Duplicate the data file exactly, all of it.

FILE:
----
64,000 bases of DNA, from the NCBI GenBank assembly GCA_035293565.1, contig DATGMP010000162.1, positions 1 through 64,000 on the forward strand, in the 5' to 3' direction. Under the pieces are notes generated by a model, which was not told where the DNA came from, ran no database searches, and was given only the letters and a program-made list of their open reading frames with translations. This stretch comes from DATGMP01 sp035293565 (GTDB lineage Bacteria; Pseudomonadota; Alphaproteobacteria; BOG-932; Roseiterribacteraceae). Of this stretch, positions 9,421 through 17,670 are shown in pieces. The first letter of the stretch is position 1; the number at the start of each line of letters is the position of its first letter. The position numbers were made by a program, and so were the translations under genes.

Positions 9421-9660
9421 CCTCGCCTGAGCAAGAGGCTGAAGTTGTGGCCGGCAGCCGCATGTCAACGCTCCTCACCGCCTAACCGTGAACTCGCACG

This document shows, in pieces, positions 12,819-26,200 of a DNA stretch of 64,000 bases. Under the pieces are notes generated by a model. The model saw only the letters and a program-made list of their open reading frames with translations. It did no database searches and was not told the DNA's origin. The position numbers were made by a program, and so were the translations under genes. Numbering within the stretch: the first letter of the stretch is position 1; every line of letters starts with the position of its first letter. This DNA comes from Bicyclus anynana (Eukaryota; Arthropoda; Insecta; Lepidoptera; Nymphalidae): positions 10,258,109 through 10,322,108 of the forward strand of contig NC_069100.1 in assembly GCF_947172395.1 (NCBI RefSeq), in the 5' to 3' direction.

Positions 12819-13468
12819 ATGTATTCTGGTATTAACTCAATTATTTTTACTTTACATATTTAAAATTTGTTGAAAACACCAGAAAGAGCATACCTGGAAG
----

64,000 bases of DNA, from the NCBI GenBank assembly GCA_035293565.1, contig DATGMP010000162.1, positions 1 through 64,000 on the forward strand, in the 5' to 3' direction. Under the pieces are notes generated by a model, which was not told where the DNA came from, ran no database searches, and was given only the letters and a program-made list of their open reading frames with translations. This stretch comes from DATGMP01 sp035293565 (GTDB lineage Bacteria; Pseudomonadota; Alphaproteobacteria; BOG-932; Roseiterribacteraceae). Of this stretch, positions 9,421 through 17,670 are shown in pieces. The first letter of the stretch is position 1; the number at the start of each line of letters is the position of its first letter. The position numbers were made by a program, and so were the translations under genes.

Positions 9421-9660
9421 CCTCGCCTGAGCAAGAGGCTGAAGTTGTGGCCGGCAGCCGCATGTCAACGCTCCTCACCGCCTAACCGTGAACTCGCACG

This document shows, in pieces, positions 12,819-26,200 of a DNA stretch of 64,000 bases. Under the pieces are notes generated by a model. The model saw only the letters and a program-made list of their open reading frames with translations. It did no database searches and was not told the DNA's origin. The position numbers were made by a program, and so were the translations under genes. Numbering within the stretch: the first letter of the stretch is position 1; every line of letters starts with the position of its first letter. This DNA comes from Bicyclus anynana (Eukaryota; Arthropoda; Insecta; Lepidoptera; Nymphalidae): positions 10,258,109 through 10,322,108 of the forward strand of contig NC_069100.1 in assembly GCF_947172395.1 (NCBI RefSeq), in the 5' to 3' direction.

Positions 12819-13468
12819 ATGTATTCTGGTATTAACTCAATTATTTTTACTTTACATATTTAAAATTTGTTGAAAACACCAGAAAGAGCATACCTGGAAG